Thoughtless Assertion and Political Deliberation

Melissa A. Orlie

Research output: Contribution to journalArticlepeer-review


Predominant views of political deliberation represent it as a matter either of “contemplation without interest” or of interest without contemplation. Whether we claim that political thinking can transcend power or that it is simply a vehicle for it, we abet a nihilistic political culture and authorize the thoughtless exercise of power. What each view denies—or insufficiently explores—is thinking's capacity to transfigure “interest” and power without pretending to transcend them. By contrast, political perspectivism incorporates multiple perspectives in an effort thoughtfully to respond to the will-to-power that attends our location in the world. We need political spaces if we are to become responsive agents of power, because we often can neither recognize the effects of our activities without the benefit of others' perspectives nor alter those effects by our efforts alone.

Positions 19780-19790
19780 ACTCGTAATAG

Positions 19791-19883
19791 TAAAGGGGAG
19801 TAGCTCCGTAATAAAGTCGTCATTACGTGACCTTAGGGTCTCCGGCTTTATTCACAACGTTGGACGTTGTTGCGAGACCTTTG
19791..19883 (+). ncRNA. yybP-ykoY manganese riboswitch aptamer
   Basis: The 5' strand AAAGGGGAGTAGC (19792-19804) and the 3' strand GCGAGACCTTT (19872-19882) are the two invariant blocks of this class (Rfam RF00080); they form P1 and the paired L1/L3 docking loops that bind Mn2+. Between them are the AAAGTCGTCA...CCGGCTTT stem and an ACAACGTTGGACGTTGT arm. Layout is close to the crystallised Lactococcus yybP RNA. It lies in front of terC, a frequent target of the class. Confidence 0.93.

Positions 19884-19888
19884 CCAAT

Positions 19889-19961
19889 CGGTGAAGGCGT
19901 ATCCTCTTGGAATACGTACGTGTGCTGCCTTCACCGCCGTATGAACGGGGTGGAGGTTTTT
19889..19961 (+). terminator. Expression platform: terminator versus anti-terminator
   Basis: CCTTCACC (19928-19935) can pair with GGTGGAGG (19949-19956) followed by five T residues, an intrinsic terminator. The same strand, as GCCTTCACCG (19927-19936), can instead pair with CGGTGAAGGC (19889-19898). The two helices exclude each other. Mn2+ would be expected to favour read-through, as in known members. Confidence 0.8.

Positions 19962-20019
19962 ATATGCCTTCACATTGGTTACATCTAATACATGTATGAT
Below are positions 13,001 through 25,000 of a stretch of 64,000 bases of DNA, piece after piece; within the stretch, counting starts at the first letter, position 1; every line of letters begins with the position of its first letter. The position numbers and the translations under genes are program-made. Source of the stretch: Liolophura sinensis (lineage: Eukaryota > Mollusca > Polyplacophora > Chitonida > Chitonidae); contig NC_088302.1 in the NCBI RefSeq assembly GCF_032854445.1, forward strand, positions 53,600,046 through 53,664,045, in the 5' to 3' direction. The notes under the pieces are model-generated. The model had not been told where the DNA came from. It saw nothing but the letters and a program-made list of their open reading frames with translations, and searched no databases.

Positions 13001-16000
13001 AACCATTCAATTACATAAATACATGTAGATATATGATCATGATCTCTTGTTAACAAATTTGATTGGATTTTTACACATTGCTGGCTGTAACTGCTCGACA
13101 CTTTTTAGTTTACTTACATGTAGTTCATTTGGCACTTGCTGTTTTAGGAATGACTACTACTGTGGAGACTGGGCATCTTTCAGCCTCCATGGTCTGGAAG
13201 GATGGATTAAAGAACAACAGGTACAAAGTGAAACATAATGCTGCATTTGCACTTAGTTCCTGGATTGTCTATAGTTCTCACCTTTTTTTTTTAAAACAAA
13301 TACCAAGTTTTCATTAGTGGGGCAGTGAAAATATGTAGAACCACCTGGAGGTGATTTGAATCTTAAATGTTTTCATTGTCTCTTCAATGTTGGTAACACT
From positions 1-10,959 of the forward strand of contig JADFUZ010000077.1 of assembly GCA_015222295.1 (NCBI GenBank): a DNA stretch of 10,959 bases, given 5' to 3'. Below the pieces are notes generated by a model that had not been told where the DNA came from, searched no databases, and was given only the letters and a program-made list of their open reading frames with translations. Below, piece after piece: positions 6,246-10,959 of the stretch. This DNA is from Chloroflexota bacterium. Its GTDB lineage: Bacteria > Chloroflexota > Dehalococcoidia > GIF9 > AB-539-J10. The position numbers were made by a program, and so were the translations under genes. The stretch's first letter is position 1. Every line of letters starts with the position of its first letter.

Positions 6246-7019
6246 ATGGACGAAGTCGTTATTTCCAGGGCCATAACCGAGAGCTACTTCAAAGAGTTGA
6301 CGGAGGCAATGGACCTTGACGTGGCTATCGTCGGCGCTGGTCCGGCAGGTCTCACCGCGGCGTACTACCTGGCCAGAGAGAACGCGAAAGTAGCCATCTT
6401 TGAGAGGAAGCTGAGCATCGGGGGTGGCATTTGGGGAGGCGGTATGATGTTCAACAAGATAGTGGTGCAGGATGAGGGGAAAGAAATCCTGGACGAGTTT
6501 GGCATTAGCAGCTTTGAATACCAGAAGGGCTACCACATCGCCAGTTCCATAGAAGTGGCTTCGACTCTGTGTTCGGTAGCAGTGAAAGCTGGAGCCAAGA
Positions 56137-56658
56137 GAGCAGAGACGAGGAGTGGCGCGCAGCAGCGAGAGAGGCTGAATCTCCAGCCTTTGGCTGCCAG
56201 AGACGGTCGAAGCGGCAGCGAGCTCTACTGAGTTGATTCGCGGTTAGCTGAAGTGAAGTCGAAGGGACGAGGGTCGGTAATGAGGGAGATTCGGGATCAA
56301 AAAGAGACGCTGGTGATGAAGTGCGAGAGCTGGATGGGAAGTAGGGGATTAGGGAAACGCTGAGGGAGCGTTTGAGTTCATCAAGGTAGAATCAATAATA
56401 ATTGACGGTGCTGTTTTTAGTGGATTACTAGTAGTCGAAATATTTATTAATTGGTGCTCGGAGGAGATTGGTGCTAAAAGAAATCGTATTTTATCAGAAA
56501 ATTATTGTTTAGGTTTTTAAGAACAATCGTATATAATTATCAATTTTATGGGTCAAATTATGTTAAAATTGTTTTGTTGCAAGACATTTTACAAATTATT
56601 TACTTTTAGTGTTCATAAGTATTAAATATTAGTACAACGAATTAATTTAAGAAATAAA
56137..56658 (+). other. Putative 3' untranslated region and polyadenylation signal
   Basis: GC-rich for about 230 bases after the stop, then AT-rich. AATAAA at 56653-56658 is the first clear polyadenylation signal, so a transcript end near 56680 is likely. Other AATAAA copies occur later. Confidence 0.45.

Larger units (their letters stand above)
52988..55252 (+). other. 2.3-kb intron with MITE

Original languageEnglish (US)
Pages (from-to)684-695
Number of pages12
JournalAmerican Political Science Review
Issue number3
StatePublished - Sep 1994

ASJC Scopus subject areas

  • Sociology and Political Science
  • Political Science and International Relations

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